There is evidence supporting the effectiveness of establishing prior commitments to reduce academic procrastination (Ariely & Wertenbroch, 2002; Kirby & Guastello, 2001). A study carried out by Kirby and Guastello (2001) found that students who make decisions on a weekly basis in relation to their academic performance appear more apt to choose valuable delayed rewards. Participants in this study were informed that such rewards were still scheduled and it was shown to them that their ability to choose them was ongoing. According to Ainslie (2010), the effect of these interventions depends on the fact that individuals can predict the extent of a delayed reward, highlighting its value as it becomes probable when perceived as achievable.

This approach regards procrastination as the tendency to make impulsive decisions, and from this stance it recommends making constant choices of actions, on a step-by-step basis. Accordingly, academic procrastination can be decreased if the individual's perception changes in terms of discounting the value of the task on account of delays or difficulties related to it.

Interventions in academic procrastination

A study carried out by Ariely and Wertenbroch (2002) with college students conducted an intervention in academic procrastination. This intervention consisted of a verification of the effect of prior commitments in meeting deadlines of task completion. The authors found that participants with a tendency to postponing the deadline for their tasks procrastinated less (e.g. in delivering a final paper) when they had defined the completion date themselves, in advance, within ample time. In addition, it was reported that the largest tendency to academic procrastination occurred in cases in which the deadline was not defined in advance, but deferred to the end, i.e., cases wherein there was no prior commitment.

Karas et al. (2009) demonstrated the effectiveness of a treatment to reduce academic procrastination, which focused on teaching specific skills for clarification of goals by way of coaching (15-min weekly meetings where goals, possible obstacles, personal resources and deadlines were defined). Training in academic goal clarification was conducted in six face to face sessions, where participants were guided through the coaching method to define specific academic procrastination reduction targets, thus seeking to solve problems related to postponement of tasks and confronting obstacles, in relation to their own beliefs and their own behavior. Intervention was focused on clarifying goals, establishing personal commitments, monitoring progress, managing time and preventing relapses.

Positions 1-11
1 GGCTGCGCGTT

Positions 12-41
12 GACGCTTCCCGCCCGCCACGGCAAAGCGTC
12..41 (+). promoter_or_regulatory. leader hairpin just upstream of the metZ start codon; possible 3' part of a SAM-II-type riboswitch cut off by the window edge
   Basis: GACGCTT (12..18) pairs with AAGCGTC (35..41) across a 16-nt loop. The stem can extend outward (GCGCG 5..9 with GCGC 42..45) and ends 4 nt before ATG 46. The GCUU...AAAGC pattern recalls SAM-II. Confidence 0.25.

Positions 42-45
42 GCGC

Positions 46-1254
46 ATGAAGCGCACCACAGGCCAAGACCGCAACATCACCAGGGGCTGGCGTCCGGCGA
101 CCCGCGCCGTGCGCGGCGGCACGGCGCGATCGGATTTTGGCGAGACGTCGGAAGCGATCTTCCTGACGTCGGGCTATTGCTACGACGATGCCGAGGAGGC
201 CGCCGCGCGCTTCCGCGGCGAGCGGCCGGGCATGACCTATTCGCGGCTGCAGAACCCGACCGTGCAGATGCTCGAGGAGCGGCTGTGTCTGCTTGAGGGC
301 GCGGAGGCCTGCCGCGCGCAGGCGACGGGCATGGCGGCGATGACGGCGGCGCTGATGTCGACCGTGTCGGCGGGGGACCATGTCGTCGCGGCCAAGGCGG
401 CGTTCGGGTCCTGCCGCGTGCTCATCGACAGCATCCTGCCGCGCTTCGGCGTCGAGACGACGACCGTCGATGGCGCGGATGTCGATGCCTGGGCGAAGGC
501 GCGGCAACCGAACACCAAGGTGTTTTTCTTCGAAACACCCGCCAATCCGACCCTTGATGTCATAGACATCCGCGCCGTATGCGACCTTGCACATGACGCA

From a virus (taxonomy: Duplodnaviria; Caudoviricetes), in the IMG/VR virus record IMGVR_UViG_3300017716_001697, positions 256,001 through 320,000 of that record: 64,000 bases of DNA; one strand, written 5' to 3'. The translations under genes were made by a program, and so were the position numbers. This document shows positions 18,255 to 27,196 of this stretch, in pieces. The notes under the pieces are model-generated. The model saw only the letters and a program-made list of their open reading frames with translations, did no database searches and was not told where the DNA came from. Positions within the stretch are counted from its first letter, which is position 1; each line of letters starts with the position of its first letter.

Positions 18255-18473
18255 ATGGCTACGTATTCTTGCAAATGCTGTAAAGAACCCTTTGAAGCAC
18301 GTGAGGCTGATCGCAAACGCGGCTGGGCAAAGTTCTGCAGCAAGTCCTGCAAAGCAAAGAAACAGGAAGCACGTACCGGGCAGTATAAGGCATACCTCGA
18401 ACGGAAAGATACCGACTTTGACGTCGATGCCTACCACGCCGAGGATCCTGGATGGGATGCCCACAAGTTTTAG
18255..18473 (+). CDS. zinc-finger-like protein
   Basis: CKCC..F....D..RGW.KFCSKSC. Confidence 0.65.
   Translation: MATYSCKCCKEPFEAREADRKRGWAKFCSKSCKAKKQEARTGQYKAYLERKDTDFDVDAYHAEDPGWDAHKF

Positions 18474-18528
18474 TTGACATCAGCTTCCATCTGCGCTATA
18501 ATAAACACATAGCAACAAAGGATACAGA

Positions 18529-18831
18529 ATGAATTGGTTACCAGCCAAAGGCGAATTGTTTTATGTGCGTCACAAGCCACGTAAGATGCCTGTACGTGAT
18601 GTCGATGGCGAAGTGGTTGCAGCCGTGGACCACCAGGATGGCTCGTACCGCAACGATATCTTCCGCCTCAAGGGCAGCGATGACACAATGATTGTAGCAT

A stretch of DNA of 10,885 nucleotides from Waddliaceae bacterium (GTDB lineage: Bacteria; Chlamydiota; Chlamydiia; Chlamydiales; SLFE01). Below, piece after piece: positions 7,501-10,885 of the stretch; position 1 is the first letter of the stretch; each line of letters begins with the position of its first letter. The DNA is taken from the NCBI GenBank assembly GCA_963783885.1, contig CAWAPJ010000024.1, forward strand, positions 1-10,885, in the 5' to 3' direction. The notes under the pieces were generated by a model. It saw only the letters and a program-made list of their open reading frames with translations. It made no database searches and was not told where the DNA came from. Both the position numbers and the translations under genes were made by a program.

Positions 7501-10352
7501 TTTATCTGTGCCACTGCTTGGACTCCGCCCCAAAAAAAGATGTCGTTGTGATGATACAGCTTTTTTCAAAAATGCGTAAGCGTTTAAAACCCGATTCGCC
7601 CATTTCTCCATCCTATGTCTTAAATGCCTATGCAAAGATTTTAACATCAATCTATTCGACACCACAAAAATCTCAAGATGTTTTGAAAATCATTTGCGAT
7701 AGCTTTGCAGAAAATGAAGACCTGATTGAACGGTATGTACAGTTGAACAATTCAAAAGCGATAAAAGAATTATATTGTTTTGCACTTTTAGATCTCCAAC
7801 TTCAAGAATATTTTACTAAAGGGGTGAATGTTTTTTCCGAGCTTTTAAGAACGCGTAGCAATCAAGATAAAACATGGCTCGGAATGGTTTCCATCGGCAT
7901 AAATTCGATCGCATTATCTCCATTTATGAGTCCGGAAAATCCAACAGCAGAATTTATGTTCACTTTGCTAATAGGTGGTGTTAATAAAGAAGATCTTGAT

Along the lines of the study conducted by Karas et al. (2009), Morisano, Hirsh, Peterson, Pihl, and Shore (2010) applied a SMART goal clarification process (the acronym stands for setting specific, measurable, agreed upon, realistic and time-based goals) with students who reported problems adjusting to academic demands. However – unlike the studies above – the authors carried out a treatment with experimental control conditions where they differentiated between a group which received treatment and one which did not. The treatment consisted of a single 2.5-h session during which participants performed clarification of their own academic goals by means of an online tool. Meanwhile, participants in the untreated group received an assessment of their vocational interests.

One limitation of the intervention carried out by Morisano et al. (2010) was its duration, namely a single 2.5-h session. Since academic procrastination is explained by a tendency in decision making, it seems feasible that academic goal clarification interventions could eventually have greater impact when implemented online: this approach would allow for more regular and frequent efforts, and would provide a broader period of time to form prior commitments and clarify goals in further detail. Research with the SMART goal clarification method (McLeod, 2012; Rubin, 2002) supports this interpretation.

SMART goal clarification

The SMART method has been used for various purposes, such as rehabilitation of patients with addictions (Bovend’Eerdt, Botell, & Wade, 2010), effective teaching in school environments (O’Neil, 2006), and business leadership (Bowles, Cunningham, De la Rosa, & Picano, 2007).

This intervention method is based on the following principles: (a) defining goals, sub goals and academic objectives; (b) definition of time-related and personal deadlines to achieve goals; (c) personal establishment of goals; and (d) the use of customized and online strategies. However – unlike other academic goal clarification approaches – the SMART method is carried out in six steps where the individual writes, evaluates and retests commitments previously made during a month. In this sense, the method is more thorough and requires greater commitment.